ATLANTA -- As he served as Atlanta's general manager during the late 1980s, Bobby Cox engineered the massive reconstruction process that provided the Braves the talent and depth needed to experience an unprecedented stretch of success.
After filling the Minor League system with talented prospects and altering the organization's mindset as the GM, Cox earned his place in Cooperstown while spending each of the next 20 years as Atlanta's manager. Now, the Hall of Fame skipper is once again enjoying the opportunity to fill a front-office role while helping the Braves move toward another era.
It can be easily argued that Cox has been as influential to the Braves' success as any man in the organization's history. Thus, there was no reason to be surprised late Thursday morning when the Braves announced Cox will continue his role as a consultant through at least the end of the 2017 season.
"I'm excited," Cox said. "I really like what is going on with our front office. I stand behind them. They've got a plan and they're sticking to it."
Cox has served as a consultant for the Braves since he ended his managerial career at the end of the 2010 season. Along with maintaining contact with manager Fredi Gonzalez and the coaching staff, he has remained in regular contact with team president John Schuerholz, president of baseball operations John Hart and general manager John Coppolella.
"Our front office, the three Johns have done an unbelievable job," Cox said. "It's amazing to look at some of the kids that we've gotten over the past year with the Draft and in trades. We wouldn't have gotten [Austin] Riley if Coppy hadn't gotten the Draft pick in the trade. This kid is legit. He can hit and field. He does everything."
Like most other members of the Braves' organization, Cox has gained an instant appreciation for Riley, who was selected with the 41st overall pick in the 2015 Draft and stands as the club's No. 18 prospect, according to MLB.com. Atlanta received the pick as part of the package it gained when it sent Craig Kimbrel and Melvin Upton Jr. to the Padres on April 5.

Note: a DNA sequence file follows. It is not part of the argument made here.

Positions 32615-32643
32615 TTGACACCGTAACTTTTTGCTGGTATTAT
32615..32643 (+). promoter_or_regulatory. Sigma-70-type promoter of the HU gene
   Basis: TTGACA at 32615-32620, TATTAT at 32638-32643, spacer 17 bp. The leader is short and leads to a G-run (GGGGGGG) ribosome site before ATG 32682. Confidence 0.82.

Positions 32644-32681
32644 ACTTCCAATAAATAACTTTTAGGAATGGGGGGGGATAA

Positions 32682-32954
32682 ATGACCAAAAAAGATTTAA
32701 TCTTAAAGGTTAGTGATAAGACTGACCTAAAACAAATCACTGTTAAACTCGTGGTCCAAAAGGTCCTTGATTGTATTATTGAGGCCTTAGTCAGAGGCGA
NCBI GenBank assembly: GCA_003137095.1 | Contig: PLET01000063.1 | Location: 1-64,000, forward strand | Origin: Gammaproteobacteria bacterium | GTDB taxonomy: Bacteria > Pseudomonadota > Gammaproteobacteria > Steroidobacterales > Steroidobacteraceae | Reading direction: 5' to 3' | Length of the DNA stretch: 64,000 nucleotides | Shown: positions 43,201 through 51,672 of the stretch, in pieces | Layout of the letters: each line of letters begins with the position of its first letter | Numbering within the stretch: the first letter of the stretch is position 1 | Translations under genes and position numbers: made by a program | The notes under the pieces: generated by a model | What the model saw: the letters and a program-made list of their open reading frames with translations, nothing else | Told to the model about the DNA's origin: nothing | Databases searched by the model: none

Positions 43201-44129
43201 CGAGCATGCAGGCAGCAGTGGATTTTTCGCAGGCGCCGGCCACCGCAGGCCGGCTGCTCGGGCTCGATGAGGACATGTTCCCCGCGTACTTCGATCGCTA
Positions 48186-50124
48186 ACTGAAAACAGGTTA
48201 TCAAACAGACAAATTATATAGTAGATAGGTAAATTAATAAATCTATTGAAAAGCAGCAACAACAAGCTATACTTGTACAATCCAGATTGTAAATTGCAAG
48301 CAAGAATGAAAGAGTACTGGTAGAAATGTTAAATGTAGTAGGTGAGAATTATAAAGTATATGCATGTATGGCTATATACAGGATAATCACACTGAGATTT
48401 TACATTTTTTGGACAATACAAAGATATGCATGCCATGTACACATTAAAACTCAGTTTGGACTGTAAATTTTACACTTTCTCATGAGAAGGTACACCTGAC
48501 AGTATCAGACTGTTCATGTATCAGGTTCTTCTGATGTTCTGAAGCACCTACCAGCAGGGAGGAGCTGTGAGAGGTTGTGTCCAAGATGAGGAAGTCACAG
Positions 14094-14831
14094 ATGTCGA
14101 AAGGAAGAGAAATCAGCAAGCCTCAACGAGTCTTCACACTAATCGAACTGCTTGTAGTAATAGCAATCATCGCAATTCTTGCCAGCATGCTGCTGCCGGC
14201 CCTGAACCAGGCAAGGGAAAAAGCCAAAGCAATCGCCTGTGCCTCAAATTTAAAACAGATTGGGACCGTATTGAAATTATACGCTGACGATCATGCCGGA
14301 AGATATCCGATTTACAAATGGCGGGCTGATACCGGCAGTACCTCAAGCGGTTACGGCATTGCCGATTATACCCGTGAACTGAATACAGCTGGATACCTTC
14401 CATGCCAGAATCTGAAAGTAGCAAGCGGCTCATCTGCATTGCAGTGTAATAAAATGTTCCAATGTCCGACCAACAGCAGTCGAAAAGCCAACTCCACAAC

When Cox served as Atlanta's general manager from the conclusion of the 1985 season through '90, he stockpiled pitching prospects, much like Hart and Coppolella have done over the past year. Cox made some shrewd moves, like acquiring a Double-A pitcher named John Smoltz from the Tigers and taking a high school shortstop named Chipper Jones instead of the more popular Todd Van Poppel with the first pick in the '90 Draft.
But while Cox can relate to what the Braves are doing while stockpiling prospects, many of whom are pitchers, he said he was nowhere near as creative as Coppolella has been. The young general manager has gathered some of his talent via his insistence to have Draft picks and international bonus pool slots included in many of the trades he has made.
"The way Coppy has been able to manipulate and get Draft picks and the international bonus money, we never heard about that a few years ago," Cox said. "We've signed so many [international] kids that they're just raving about. They're years away of course, but they're top guys.
"Coppy and [Hart] are trying as best they can to put a good team on the field right now. They've got to wear a vest once in a while to shed off the complaints, but they're doing a great job doing the right thing."
Cox will attend Braves Fantasy Camp, which will be held Jan. 19-24 at the club's Spring Training complex. In addition, he said he plans to spend more time this year evaluating top amateur players leading up to the Draft.
"This has been a lot of fun, and I intend to do even more this year," Cox said. "We have a lot to look forward to next year and beyond."
Mark Bowman is a reporter for MLB.com. This story was not subject to the approval of Major League Baseball or its clubs.